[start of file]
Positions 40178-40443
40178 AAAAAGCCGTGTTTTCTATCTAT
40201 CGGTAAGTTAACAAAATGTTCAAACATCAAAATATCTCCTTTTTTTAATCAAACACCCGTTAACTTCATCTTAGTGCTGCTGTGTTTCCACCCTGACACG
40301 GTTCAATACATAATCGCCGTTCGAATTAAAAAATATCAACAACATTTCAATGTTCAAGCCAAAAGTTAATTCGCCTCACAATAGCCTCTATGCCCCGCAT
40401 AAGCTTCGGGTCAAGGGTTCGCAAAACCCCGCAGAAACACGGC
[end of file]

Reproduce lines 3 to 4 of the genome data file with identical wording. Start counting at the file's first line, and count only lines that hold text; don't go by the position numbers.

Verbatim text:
40201 CGGTAAGTTAACAAAATGTTCAAACATCAAAATATCTCCTTTTTTTAATCAAACACCCGTTAACTTCATCTTAGTGCTGCTGTGTTTCCACCCTGACACG
40301 GTTCAATACATAATCGCCGTTCGAATTAAAAAATATCAACAACATTTCAATGTTCAAGCCAAAAGTTAATTCGCCTCACAATAGCCTCTATGCCCCGCAT